A new survey says most young adults hold views on moral issues that are a long way from what some major religions preach on issues like abortion and contraception.
"I have come to believe that we must trust women and families -- not politicians -- to make the best decision for their lives."
While action on a bill that would ban abortions in the United States after the 20-week mark has been delayed in the House of Representatives, pro-life activists said they remain optimistic about efforts to restrict abortion, especially at the state level.
Several states, including South Carolina, West Virginia and Kansas, are moving forward on various forms of legislation meant to protect the life of the unborn.
Making a Difference: Francis said abortion is a product of a "widespread mentality of profit, the 'throwaway culture,' which today enslaves the hearts and intelligences of so many."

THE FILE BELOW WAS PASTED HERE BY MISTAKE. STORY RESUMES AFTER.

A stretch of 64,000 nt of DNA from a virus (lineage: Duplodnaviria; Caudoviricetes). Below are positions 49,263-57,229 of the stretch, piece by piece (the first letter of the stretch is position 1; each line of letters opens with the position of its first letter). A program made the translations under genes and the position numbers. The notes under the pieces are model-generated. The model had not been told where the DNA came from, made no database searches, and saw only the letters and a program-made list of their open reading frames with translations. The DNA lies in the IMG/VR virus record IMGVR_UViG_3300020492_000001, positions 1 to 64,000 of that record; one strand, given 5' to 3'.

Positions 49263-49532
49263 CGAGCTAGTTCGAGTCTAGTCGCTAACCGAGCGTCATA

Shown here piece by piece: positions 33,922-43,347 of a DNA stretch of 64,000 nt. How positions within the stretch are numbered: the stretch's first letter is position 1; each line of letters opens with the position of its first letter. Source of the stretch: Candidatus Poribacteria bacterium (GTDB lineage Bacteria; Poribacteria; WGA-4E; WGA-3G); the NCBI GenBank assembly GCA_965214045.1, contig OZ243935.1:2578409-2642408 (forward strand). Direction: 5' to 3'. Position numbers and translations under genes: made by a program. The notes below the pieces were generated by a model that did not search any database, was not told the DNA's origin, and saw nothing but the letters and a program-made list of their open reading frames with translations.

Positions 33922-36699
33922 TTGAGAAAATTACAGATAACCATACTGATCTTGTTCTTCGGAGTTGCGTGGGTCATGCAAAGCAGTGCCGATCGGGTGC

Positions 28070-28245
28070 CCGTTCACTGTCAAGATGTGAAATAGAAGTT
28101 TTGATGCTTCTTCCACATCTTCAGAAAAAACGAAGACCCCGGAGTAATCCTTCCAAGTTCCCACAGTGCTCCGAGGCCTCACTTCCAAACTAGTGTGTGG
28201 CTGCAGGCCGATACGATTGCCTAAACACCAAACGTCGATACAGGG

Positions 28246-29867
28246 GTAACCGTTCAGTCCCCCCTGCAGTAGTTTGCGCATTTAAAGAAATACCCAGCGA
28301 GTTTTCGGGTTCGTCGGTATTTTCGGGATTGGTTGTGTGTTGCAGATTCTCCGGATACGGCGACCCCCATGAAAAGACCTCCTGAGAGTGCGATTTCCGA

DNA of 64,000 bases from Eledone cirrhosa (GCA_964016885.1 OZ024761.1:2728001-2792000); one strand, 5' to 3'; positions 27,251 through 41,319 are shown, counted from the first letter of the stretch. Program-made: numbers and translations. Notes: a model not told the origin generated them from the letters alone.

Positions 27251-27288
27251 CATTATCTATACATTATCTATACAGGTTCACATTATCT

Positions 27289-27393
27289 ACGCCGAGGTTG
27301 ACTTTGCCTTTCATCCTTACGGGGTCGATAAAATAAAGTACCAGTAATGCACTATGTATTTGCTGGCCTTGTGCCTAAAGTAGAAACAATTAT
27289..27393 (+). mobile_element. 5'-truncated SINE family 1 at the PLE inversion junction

If you want to ban or seriously restrict access to abortion, it is not enough to believe deeply that abortion is wrong.
Religious groups are battling the state of California over whether employee health insurance plans require them to pay for abortions and some forms of contraception that some find immoral.
So is the state forcing churches to pay for abortions? It depends on who you ask.
Faith and Justice: I wish this was the last column I had to write about the Affordable Care Act and abortion, but I doubt it will be.
NCR Today: Chicago clears cleric of abuse allegations; St. Paul-Minneapolis settles abuse case; Francis' real reform agenda; haircuts in Reno, Nev.; Ferguson, Mo., update.
Attorneys for pro-lifers have decided not to do anything yet about the new buffer zone law around abortion facilities that Massachusetts Gov. Deval Patrick signed July 30.
But they took issue with the law on various fronts.
"We believe the new buffer zone law is a backdoor attempt to interfere with the constitutional right of free speech in the service of women seeking abortion, whose minds are not made up, women who are looking for the hope, help and love which is Eleanor McCullen's mantra," and that of other sidewalk counselors, said attorney Philip D. Moran.